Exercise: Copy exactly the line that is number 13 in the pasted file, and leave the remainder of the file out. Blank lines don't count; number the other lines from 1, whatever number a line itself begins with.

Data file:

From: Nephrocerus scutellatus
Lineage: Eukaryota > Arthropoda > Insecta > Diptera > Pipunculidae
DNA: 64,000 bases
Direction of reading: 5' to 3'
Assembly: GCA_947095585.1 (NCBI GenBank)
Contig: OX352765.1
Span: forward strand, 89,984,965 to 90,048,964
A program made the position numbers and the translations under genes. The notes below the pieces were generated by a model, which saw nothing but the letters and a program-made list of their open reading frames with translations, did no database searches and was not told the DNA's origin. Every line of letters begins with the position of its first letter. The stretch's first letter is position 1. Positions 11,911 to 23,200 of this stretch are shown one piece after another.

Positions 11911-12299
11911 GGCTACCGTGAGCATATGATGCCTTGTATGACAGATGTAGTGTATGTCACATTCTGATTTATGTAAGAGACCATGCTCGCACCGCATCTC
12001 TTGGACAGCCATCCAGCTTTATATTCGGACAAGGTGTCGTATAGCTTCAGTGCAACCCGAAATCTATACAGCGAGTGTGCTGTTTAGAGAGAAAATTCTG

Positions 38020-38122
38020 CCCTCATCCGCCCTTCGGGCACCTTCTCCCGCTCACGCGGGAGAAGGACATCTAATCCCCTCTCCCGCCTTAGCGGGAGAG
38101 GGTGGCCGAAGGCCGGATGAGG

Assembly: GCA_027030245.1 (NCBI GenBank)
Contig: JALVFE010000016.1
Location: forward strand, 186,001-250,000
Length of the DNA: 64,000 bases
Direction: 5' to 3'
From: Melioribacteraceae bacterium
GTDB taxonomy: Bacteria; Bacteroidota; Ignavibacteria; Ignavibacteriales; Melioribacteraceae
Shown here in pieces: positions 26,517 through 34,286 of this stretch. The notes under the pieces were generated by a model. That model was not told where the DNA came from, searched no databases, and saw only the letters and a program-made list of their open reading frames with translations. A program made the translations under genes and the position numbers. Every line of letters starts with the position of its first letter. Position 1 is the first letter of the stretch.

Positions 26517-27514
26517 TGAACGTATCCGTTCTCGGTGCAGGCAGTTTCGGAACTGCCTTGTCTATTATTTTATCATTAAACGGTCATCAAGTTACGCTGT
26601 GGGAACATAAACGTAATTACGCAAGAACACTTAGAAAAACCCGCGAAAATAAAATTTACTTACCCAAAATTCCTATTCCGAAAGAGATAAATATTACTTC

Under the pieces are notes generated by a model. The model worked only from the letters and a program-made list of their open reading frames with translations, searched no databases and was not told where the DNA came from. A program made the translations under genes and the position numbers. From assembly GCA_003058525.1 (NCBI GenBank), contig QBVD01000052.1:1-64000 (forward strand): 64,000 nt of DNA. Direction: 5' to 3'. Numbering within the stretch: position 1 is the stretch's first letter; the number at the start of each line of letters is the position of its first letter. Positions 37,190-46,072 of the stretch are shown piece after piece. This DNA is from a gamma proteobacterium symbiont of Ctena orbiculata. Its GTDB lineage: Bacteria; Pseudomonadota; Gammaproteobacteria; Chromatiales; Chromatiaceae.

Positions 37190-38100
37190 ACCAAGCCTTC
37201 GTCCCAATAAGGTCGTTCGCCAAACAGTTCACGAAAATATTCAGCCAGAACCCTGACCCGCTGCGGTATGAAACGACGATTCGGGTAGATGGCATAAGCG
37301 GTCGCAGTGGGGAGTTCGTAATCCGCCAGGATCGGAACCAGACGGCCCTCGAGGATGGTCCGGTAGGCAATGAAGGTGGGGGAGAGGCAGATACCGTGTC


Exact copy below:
38020 CCCTCATCCGCCCTTCGGGCACCTTCTCCCGCTCACGCGGGAGAAGGACATCTAATCCCCTCTCCCGCCTTAGCGGGAGAG